Stephanie: Yeah, I mean, so like we built the business, right? So I mean, you know, I named it, I gave it a great name. I even trademarked the thing. Like I was like, this is it. Like I'm going all in. This is the whole plan for the rest of my life because I had a team at that point, too. It was very easy for me to kind of draw out like, okay, this is what we're going to do. This is who we're doing it for, this is what we're going to do. Okay, I've got to go to market. Like we need this to spread to like, I want to be the leading trade, builder marketing company, you know, in Australasia. I just want to be able to have that many of that customer in our books that we're like the number one, we're just leading absolutely, we're smashing it. You know, we're the only ones that you need to go to. So, you know, as the now business owner, I'm not doing, you know, not doing the design. I'm not doing the development. I'm not posting stuff like, so for me it's about, you know, the message and getting really clear on what we want to do and how we want to say it and our language and what the stories that we're trying to tell and how to translate that so that these guys understand. Like, we're very good at not talking too tech because no one wants to talk tech, you know, they need a solution to their problem. So we're always solution focused in all our marketing. And yeah, I'll literally, you know, jot a few things down and then the team will just take that and use it and then, you know, create a blog post and an audio and a video and an Instagram post and a Facebook post. And so it's kind of like, I don't know, when people look at the business, they're like, Holy cow. Like she does so much. She's across all platforms, but it's cause I built an army to sit behind me and that's how I get things done so quickly because I have an army. And again, like I wasn't able to build a team to so precisely do each little task unless I had this system that I built for myself. I mean if we were doing the same crap that we were doing back, you know, in the first days like there's, I mean I would have a team twice as big because we'd be offering, you know, 20 times as many services. I mean, we did it all like Magento, Shopify, WordPress, business catalyst. Oh God, almost Joomla. And then we quickly backtracked and realize, no, I mean, like we had crossed every platform. We were doing it everything. And we just pulled it way back. We're like, we do this on this platform for this person. That is it. This is the result we want to get. Okay, let's just do this. And then from a content perspective, it just became about talking about that end solution, including our client stories in our marketing to make sure that, you know, we bring human elements into our thing. And yeah, it gets done with my army of awesome staff.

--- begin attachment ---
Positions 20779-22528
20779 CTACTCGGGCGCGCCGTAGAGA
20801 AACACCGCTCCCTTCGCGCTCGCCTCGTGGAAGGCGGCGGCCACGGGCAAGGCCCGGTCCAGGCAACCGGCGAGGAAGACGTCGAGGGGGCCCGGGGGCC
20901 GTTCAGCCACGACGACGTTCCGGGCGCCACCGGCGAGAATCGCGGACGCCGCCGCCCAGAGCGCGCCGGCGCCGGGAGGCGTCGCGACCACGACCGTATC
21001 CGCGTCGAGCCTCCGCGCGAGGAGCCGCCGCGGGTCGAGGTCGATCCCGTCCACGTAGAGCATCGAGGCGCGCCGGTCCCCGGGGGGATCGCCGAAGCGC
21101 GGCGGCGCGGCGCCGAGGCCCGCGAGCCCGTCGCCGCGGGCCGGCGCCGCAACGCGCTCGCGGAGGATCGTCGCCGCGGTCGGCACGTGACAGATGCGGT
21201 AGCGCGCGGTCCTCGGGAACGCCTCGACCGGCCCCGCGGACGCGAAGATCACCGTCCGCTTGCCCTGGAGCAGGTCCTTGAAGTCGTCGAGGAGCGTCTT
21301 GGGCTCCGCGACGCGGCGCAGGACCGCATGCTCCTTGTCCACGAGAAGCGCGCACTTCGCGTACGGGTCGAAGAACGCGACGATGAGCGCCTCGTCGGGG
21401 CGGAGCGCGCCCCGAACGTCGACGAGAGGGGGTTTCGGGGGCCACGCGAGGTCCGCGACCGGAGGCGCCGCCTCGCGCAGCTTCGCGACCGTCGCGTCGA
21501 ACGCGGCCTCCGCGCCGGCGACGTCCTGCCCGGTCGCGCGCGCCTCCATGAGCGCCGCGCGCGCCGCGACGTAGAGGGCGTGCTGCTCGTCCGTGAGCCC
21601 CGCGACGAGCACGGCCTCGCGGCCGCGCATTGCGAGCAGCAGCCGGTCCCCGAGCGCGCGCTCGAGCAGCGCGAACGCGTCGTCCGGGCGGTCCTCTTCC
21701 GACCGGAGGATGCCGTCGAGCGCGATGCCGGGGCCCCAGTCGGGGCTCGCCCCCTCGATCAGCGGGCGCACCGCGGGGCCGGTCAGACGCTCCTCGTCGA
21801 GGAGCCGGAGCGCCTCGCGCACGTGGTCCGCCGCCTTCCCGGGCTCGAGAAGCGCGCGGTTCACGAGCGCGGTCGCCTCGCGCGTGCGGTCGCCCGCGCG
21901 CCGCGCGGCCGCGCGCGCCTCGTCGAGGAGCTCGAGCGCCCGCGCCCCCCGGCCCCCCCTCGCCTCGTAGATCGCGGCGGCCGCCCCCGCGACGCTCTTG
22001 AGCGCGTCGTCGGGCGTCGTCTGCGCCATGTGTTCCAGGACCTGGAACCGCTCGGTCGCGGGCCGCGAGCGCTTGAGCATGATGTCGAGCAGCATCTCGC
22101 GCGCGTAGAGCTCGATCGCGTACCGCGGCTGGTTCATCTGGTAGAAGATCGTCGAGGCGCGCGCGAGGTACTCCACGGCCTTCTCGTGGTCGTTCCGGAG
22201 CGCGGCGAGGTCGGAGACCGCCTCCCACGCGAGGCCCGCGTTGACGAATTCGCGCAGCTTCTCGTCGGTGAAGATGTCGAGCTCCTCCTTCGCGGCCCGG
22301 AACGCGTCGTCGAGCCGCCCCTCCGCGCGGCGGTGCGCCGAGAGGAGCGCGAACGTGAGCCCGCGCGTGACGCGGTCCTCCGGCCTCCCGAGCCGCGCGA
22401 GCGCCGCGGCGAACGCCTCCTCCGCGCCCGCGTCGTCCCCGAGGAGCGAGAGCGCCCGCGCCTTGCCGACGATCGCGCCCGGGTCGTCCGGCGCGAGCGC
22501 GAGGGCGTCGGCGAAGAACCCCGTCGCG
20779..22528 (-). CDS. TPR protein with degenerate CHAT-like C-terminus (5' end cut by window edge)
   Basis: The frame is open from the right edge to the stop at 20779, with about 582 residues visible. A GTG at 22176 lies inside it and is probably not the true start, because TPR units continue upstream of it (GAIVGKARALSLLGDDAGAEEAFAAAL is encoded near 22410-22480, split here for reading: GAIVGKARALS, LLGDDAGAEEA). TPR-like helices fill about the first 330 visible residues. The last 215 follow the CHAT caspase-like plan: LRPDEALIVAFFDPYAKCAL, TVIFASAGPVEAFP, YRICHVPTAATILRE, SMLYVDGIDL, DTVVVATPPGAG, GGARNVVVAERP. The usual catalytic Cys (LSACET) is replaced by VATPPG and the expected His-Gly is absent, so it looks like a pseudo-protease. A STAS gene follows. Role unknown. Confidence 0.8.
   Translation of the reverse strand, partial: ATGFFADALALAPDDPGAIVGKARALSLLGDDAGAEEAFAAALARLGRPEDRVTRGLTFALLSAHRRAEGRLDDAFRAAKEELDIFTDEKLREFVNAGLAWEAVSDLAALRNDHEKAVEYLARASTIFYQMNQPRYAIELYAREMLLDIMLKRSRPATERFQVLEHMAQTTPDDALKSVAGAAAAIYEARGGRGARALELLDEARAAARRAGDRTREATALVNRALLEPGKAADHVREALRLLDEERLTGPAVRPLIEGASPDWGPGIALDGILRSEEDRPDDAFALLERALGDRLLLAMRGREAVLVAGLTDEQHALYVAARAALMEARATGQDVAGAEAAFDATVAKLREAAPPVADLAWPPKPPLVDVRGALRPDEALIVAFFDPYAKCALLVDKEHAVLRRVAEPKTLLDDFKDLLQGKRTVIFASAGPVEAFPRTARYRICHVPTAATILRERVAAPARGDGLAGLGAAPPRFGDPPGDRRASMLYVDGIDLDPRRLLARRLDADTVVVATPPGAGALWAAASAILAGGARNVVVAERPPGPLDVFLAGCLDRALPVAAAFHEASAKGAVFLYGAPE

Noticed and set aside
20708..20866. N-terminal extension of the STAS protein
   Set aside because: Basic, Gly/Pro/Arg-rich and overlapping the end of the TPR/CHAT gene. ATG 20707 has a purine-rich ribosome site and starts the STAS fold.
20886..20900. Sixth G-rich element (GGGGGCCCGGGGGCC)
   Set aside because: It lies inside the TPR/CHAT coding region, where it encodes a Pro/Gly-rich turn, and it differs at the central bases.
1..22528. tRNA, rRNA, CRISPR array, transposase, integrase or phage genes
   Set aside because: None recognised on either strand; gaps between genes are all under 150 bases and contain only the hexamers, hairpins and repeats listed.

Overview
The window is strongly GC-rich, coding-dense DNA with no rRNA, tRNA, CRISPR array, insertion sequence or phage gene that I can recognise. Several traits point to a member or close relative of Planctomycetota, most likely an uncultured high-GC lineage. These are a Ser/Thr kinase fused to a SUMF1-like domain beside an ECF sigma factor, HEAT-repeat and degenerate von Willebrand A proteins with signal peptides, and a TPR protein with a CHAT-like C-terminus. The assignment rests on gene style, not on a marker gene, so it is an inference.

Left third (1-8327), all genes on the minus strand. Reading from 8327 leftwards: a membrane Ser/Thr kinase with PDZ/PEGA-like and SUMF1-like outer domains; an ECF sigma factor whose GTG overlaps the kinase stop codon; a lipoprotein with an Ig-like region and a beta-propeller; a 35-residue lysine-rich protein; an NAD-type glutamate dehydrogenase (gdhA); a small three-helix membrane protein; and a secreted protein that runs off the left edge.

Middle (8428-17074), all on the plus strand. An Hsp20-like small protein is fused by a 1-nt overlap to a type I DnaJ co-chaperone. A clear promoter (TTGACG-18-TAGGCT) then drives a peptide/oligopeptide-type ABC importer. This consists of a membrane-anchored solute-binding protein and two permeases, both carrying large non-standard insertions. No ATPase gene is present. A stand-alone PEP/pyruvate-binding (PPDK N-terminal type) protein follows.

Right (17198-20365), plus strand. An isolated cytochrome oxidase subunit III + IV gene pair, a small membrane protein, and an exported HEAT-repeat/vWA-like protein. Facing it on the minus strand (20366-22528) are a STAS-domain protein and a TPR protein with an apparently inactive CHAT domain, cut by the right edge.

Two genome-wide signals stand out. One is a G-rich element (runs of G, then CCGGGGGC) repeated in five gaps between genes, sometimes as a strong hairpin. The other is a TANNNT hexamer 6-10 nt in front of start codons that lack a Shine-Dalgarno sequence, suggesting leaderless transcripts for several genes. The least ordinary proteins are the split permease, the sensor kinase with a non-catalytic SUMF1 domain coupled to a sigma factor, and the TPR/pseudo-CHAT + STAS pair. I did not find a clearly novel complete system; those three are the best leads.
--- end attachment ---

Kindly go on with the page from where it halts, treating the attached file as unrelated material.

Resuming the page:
Josiah: That's so great. I love how you can just show up and hit record and then just gets published. So for everyone listening, Stephanie and I are part of a mastermind for awhile. We met out in the, the first time we met in person was in Thailand.